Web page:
What is the relevance of the title To Kill a Mockingbird?

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durbanville eNotes educator| Certified Educator

The title of Harper Lee's novel To Kill A Mockingbird has encouraged discussion over its symbolism and importance. In the book, Atticus and Miss Maudie make reference to it. Atticus allows his children to have air-rifles but is reluctant to teach them how to use them and instead their Uncle Jack teaches them. Atticus does, however, caution the children to "remember it’s a sin to kill a mockingbird" (chapter 10). They can practice on tin cans and even shoot bluejays but because mockingbirds do not steal other birds' eggs or ruin crops or do anything harmful, it would not be right to shoot at them with their air-rifles. This comment has quite an impact on Scout as her father does not ordinarily talk about committing "a sin" because he does not judge others; he is always encouraging his children to consider other people's opinions. So Scout questions Miss Maudie, who she knows will always be honest with her.

The full significance of Atticus's comment as it relates to the title will only be revealed later, but Miss Maudie reinforces it and tells Scout how true her father's words are. Miss Maudie tells Scout that mockingbirds sing sweetly, "singing their hearts out for us," and as such, it would be cruel and unnecessary to hurt them. This allows the reader to consider the unfairness of Tom Robinson's trial, which should not even be taking place. Just as shooting a mockingbird would never become necessary because it is assured that they will never do anything to contradict their very sweet nature, so Tom has never done anything to suggest that he is capable of the crime of which he stands accused.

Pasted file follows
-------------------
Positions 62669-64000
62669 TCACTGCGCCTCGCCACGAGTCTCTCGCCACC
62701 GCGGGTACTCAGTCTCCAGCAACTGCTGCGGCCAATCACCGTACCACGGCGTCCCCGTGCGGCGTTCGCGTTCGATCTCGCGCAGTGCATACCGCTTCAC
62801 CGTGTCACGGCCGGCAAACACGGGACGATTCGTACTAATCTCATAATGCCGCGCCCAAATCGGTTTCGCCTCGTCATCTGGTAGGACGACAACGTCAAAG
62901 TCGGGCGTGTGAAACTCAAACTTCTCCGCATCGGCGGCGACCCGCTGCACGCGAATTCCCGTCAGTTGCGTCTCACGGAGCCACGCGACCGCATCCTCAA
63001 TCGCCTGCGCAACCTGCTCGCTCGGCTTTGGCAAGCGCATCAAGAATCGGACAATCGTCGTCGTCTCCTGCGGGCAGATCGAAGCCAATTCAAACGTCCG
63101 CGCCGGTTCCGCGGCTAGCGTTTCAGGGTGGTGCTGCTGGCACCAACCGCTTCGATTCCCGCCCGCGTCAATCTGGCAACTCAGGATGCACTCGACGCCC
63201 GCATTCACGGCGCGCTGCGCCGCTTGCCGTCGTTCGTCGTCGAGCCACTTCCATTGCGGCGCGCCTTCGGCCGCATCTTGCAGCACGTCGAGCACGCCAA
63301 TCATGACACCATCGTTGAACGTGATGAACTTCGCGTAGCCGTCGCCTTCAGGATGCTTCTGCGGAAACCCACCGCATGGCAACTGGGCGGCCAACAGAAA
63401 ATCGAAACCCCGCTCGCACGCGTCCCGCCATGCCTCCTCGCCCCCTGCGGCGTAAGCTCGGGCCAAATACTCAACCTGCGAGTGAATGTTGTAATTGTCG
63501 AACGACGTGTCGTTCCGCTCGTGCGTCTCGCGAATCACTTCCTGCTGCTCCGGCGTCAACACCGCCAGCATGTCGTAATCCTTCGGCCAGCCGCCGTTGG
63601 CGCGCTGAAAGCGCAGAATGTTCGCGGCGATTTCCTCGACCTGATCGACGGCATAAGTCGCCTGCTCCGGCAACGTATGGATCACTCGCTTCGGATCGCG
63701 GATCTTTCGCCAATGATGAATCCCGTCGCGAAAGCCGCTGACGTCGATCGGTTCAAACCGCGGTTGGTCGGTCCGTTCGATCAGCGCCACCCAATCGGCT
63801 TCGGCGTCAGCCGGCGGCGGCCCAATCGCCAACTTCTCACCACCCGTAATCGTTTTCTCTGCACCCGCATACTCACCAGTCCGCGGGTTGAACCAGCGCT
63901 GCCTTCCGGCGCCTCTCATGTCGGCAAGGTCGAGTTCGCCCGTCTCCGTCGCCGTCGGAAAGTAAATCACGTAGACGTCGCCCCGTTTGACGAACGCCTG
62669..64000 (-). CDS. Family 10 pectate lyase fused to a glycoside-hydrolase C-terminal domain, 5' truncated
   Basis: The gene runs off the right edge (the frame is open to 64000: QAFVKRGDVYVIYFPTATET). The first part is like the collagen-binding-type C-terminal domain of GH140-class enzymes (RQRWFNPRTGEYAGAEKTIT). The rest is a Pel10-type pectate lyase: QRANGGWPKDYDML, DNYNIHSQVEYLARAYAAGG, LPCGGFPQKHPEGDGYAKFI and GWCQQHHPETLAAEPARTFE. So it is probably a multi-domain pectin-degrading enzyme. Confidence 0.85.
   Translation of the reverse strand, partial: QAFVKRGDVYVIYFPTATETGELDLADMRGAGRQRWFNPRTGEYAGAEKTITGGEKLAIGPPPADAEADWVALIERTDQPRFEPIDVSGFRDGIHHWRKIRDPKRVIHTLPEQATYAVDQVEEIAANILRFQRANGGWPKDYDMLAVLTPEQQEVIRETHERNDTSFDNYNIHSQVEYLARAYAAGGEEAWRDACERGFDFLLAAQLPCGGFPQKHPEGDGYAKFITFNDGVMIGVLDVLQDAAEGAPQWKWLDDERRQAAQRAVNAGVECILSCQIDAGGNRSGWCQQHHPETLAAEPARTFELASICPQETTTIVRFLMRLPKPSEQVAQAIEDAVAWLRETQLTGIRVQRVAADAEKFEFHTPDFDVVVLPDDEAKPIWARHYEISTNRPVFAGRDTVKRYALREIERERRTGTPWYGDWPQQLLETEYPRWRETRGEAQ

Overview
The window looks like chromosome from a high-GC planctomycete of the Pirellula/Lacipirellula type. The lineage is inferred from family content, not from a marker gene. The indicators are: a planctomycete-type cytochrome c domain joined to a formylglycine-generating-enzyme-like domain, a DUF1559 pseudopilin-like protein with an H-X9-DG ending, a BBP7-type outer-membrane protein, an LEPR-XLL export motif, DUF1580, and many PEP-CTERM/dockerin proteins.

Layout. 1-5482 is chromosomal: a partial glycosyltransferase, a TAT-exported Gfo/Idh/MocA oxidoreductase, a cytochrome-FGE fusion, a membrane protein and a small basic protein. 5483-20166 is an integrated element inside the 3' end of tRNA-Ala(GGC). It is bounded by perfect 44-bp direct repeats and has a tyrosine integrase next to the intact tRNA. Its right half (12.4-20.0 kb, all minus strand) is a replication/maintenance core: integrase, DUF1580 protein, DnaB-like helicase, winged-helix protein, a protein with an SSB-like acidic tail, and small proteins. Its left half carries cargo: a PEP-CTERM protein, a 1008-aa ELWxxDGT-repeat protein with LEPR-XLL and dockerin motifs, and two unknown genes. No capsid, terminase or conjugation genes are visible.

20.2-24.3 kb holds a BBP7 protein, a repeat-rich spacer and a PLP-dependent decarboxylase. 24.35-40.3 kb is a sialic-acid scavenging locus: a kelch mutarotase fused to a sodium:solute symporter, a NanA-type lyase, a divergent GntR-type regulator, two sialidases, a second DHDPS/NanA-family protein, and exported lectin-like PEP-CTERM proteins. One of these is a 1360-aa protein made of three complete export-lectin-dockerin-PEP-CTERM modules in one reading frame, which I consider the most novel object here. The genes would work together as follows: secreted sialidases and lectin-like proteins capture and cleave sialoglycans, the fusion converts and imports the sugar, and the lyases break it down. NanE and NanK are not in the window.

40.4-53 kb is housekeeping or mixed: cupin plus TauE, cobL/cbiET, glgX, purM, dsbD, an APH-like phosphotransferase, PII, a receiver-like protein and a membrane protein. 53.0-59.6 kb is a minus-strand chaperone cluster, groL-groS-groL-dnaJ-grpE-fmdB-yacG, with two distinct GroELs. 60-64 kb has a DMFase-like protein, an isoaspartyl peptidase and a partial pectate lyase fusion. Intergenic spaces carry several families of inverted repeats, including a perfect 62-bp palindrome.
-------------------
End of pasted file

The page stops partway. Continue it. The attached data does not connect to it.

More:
It should not be necessary to prove Tom's innocence because he has never done anything to make others doubt his integrity, whereas the scorned Ewell family, who are at the center of the charges against Tom, is considered "trash" and defies everything that the community of Maycomb apparently stands for. Therefore, Tom Robinson is the ultimate mockingbird as his kindness to Mayella Ewell results in his being effectively shot down by the community where racism is so entrenched that it does not see its own hypocrisy or its contribution to the tragedy that is unfolding.

There are other characters who are innocent and are victims of their circumstances such as Boo Radley and Dill. They both suffer because of other people's selfishness and insecurity and they also contribute to the significance of the title.   

jeffclark eNotes educator| Certified Educator

Atticus explains to Scout that "it is a sin to kill a mockingbird" in one of their many discussions. His point is that because the bird is defenseless and innocent of any wrong doing, it would not be right to take its life. It did not deserve to be killed. It deserved to live. This was said to appeal to a child's natural sense of right and wrong.

The same reasoning was used in Atticus' defense of Tom Robinson. If he was innocent, as Atticus believed him to be, and since he was for all practical purposes as defenseless as the proverbial Mocking Bird, it would be wrong to allow his life to be taken as well.

The appeal to logic and the goodness of a child's heart is a very touching and effective strategy used by Lee to "win over" the reader.

Read the study guide:
To Kill a Mockingbird

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